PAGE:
A Korean culinary staple, Kimchi originated over 3,000 years ago, according to Syn, as a preservation system to keep the food fresh for an extended period. Mostly, people don’t follow a recipe for it. They add dashes of different spices in their homes to create distinct flavors.
What is Kimchi?
Kimchi, the national food of South Korea, is a spicy pickled vegetable dish. This is traditionally made by combining cabbage, scallions, or radishes in a brine with garlic, ginger, chili pepper, and fish sauce allowing the ingredients to ferment. It has a rich history in South Korea, dating back more than two thousand years.
Kimchi offers various health benefits. It is abundant in minerals, vitamins, and essential nutrients. The key ingredients in Kimchi that make it healthy are ginger and garlic. However, Kimchi is fermented, which makes it acidic. The microorganisms break down the carbohydrates in vegetables, where the tangy taste comes in. Nevertheless, it has some impressive health benefits backed by research.
Ingredients for Kimchi
The main ingredient in it is most often cabbage. Traditional Korean one uses baechu, which is also known as napa cabbage.
It doesn’t have to be spicy, but most traditional recipes use Korean chili flakes called gochugaru or sometimes a chili paste called gochujang. The chili is blended into a paste with garlic, ginger, and often a small amount of rice flour mixed with water. People often add fish sauce or salted preserved shrimp, which bring a savory “umami” flavor and may help fermentation.
If you want to make vegan version of it, you can leave these out or substitute them for miso.
Health Benefits of Kimchi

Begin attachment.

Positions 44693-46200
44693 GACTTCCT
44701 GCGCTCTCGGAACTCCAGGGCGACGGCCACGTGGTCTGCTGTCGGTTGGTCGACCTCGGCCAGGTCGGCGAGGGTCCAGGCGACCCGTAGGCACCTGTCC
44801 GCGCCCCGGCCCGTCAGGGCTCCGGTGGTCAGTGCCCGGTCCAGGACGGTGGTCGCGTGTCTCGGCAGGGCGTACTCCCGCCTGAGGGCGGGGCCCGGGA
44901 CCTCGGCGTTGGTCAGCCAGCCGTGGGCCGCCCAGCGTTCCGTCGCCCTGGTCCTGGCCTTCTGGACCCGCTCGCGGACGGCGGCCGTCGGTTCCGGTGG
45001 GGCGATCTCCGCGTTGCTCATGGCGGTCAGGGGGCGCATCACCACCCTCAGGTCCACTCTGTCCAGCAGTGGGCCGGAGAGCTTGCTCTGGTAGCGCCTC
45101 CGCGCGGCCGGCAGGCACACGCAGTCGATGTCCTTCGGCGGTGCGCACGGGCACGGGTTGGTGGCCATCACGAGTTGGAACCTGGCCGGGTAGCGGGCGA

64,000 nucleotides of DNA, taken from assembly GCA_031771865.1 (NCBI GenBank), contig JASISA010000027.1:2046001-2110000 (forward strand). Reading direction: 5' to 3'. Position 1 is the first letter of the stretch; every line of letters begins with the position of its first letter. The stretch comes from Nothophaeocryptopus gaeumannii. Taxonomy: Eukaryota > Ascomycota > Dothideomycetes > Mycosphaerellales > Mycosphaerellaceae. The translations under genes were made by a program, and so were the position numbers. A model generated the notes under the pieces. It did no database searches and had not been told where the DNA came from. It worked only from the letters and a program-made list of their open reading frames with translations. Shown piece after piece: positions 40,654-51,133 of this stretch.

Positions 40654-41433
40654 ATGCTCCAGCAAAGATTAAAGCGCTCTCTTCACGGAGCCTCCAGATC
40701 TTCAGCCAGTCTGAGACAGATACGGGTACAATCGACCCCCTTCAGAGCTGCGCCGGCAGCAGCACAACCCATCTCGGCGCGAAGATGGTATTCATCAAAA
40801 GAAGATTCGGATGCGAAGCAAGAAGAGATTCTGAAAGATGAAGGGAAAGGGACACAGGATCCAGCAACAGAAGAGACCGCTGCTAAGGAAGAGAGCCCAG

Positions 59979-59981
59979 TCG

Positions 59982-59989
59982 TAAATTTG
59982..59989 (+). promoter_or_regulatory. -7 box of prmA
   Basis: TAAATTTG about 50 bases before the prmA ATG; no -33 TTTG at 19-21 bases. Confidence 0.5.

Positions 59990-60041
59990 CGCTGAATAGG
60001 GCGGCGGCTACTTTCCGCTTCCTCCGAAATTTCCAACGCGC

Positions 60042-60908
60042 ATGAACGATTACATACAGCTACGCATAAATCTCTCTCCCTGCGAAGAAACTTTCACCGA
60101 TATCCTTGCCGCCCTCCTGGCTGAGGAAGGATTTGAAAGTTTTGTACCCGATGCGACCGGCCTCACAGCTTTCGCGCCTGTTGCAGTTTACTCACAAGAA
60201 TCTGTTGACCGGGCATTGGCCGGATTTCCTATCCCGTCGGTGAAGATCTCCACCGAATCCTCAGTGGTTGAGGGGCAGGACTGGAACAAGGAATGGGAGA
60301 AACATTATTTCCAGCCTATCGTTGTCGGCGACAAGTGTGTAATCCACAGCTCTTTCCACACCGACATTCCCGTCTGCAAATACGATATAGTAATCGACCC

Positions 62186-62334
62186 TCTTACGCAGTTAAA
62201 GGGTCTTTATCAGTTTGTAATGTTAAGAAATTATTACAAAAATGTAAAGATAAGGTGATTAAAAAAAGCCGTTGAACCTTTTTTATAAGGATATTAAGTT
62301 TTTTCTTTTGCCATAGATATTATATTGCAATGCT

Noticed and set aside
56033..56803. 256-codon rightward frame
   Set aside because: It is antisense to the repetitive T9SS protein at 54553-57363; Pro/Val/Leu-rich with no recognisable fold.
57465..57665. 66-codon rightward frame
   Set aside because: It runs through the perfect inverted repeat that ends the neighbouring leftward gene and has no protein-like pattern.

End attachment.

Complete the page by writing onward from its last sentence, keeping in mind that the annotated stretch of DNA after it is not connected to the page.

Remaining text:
Kimchi’s vitamins, minerals, and antioxidants can provide essential health benefits. Choline, found in it, is a natural compound vital for maintaining your cells, muscles, nervous system, and mood. Choline is also essential for maintaining your memory. It is also rich in vitamin K, which helps your blood clot and keeps your bones from becoming brittle.
Some other health benefits of Kimchi include:
- Improve Digestive Health. Kimchi is a fermented food, which makes it an excellent probiotic. The same lactobacilli bacteria in yogurt and other fermented dairy products are found in it. Consuming it’s so-called “good bacteria” can help you maintain healthy digestion. Eating the probiotics found in fermented food can help reduce the negative symptoms of many gastrointestinal disorders, such as Irritable Bowel Syndrome and colon inflammation. Maintaining a healthy gut flora is essential to your overall health.
- Protect Your Heart. Probiotics have been shown to improve heart health by reducing cholesterol and inflammation. Studies show that it can also reduce your risk of atherosclerosis through its antioxidant, anti-inflammatory, and cholesterol-lowering properties.
- Immune System Support. Early research indicates it may be able to strengthen your immune system. The bacteria that help ferment it have been connected to improved immune function and lower levels of inflammation triggered by disease. The vitamin C found in it can also help boost your immune health.
Nutritional Profile of Kimchi
A one-cup serving of Kimchi contains:
- Calories: 23
- Protein: 1 gram
- Fat: Less than 1 gram
- Carbohydrates: 4 grams
- Fiber: 2 grams
- Sugar: 2 grams
Risk and Side Effects of Kimchi
- Pathogenic Bacteria. Kimchi has several health advantages, but it still includes live germs. The microorganisms used to make it are entirely safe to eat. One must, however, create and store it appropriately. Otherwise, harmful bacteria may increase during fermentation and storage.
- Food Poisoning. Fermented foods are usually free of microorganisms that cause food poisoning. Because lactic acid is produced naturally during fermentation, it can aid in the control of any hazardous microorganisms that may be present. However, like other meals, Kimchi is susceptible to these dangerous microbes. According to studies, it can lead to E. coli and norovirus epidemics in the last ten years. People can reduce their risk of food poisoning by purchasing it from a reputable source and properly storing it.
- High Sodium Content. Kimchi has a high salt level. People at risk of high blood pressure should be concerned about this food’s high salt content. Therefore, they should consume it in moderation.